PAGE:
During World War I a former Royal Palace in England was converted into a hospital for Muslim, Hindu and Sikh soldiers from the Empire, who had been wounded while serving on the Western Front.
The fashionable seaside resort of Brighton, redolent of the high summer of Edwardian England, became the temporary home to over 4,000 patients and found itself playing host to the wounded sons of Empire.
As part of the United Kingdom’s Centenary Anniversary of the First World War, Nutkhut is planning to present a programme of performances and installations recreating these events in and around the City of Brighton, the Royal Pavilion and Gardens, the Brighton Dome and the South Downs in May 2016.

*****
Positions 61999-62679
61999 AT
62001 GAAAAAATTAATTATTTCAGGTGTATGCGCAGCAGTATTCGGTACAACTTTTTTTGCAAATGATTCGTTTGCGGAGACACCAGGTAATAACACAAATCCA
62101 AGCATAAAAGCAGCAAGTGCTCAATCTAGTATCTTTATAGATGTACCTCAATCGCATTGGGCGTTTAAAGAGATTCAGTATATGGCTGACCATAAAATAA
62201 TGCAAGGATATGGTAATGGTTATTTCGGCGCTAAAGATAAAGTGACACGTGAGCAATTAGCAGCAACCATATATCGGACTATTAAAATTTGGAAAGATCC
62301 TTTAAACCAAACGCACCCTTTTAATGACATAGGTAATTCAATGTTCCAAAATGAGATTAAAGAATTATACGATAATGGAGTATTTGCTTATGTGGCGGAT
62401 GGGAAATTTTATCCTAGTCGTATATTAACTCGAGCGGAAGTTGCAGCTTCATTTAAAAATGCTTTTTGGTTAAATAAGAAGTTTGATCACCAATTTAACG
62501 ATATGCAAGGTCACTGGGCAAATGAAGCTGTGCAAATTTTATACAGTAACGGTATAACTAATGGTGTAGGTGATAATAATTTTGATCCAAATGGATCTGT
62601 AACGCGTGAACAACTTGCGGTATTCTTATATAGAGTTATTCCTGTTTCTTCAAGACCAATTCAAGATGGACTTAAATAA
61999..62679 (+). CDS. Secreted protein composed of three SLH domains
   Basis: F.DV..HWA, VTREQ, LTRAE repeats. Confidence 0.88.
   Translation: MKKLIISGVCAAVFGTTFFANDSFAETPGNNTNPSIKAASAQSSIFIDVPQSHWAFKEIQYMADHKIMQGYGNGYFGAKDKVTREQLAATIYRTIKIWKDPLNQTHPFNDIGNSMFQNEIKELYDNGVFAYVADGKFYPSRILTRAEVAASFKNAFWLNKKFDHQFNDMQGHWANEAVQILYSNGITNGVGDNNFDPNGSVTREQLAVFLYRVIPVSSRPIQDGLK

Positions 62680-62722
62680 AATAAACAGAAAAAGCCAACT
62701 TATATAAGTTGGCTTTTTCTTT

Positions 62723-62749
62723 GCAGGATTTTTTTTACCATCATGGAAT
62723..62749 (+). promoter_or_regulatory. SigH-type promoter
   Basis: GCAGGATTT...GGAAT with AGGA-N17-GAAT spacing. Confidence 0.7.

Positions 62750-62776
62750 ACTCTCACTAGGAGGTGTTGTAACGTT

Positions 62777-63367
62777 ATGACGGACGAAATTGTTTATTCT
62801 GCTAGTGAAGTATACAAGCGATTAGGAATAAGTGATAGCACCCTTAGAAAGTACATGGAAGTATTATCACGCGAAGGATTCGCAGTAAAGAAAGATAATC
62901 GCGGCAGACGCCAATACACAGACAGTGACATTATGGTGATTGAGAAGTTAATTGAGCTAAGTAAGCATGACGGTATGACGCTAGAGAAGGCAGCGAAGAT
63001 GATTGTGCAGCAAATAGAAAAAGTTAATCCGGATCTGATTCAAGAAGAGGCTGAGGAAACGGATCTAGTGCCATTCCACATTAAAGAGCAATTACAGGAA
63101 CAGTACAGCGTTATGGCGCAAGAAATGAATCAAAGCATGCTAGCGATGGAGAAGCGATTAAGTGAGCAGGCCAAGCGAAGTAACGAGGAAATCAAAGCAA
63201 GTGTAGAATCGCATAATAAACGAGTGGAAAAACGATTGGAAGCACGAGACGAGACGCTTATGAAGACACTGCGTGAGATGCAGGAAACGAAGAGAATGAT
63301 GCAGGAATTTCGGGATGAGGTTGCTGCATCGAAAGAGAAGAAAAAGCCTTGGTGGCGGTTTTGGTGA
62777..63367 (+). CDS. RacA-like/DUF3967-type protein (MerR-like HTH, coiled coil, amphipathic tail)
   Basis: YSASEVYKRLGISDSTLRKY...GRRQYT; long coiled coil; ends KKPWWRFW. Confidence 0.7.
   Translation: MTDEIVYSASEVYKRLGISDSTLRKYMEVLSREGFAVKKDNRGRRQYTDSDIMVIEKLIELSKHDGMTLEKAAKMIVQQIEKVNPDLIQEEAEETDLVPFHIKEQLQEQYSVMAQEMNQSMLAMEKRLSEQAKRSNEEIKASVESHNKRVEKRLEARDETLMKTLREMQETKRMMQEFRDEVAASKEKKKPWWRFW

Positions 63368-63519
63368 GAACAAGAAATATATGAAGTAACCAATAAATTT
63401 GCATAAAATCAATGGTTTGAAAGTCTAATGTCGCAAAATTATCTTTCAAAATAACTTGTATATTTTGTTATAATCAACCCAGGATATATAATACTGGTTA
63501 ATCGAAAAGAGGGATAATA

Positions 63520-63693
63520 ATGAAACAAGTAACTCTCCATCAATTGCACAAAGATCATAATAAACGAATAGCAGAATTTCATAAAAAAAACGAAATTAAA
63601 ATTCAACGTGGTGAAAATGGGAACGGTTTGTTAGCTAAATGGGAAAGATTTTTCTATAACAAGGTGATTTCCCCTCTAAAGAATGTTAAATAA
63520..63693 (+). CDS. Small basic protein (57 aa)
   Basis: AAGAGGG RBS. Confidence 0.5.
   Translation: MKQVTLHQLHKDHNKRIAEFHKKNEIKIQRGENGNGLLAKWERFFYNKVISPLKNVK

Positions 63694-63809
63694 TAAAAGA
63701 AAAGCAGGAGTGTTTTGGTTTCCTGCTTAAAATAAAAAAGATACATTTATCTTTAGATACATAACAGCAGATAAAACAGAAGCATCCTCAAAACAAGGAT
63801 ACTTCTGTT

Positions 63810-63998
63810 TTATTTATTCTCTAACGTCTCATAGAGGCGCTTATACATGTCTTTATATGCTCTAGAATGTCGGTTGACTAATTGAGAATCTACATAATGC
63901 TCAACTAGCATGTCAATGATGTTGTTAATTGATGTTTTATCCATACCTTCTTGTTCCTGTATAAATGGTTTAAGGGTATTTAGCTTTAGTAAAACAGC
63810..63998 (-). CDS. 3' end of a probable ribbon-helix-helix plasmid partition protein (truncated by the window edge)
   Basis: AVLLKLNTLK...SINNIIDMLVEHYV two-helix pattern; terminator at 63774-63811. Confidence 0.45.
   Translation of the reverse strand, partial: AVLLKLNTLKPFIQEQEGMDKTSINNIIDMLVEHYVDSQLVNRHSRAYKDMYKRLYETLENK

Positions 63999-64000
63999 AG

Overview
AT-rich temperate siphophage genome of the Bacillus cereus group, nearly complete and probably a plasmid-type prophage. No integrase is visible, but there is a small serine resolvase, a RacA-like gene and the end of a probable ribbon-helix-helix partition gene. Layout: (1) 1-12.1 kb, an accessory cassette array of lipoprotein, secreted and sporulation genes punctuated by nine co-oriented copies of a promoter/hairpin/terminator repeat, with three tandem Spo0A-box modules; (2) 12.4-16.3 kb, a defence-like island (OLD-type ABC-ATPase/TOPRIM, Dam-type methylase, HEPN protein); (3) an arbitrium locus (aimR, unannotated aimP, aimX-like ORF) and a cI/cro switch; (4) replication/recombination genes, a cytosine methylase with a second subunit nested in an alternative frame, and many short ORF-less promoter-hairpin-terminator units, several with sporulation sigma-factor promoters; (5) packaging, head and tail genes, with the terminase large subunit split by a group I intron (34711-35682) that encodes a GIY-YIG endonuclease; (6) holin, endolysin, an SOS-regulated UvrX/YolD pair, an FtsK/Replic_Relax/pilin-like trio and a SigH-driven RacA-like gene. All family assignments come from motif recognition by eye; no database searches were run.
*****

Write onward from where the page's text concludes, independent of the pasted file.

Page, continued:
During 2016 and 2017, Nutkhut will tour of aspects of the show to melas, concerts halls and festivals.
The contribution made by South Asian soldiers to the war in Europe is a forgotten history. This project will mark their experiences, through live performance based on written and oral sources, a classical orchestra, and video mapping, incorporating archive film and contemporary footage.
These outdoor and site-specific events will provide a bridge between the past and the present and provide a serious context to commemorate an important episode in the history of the Great War.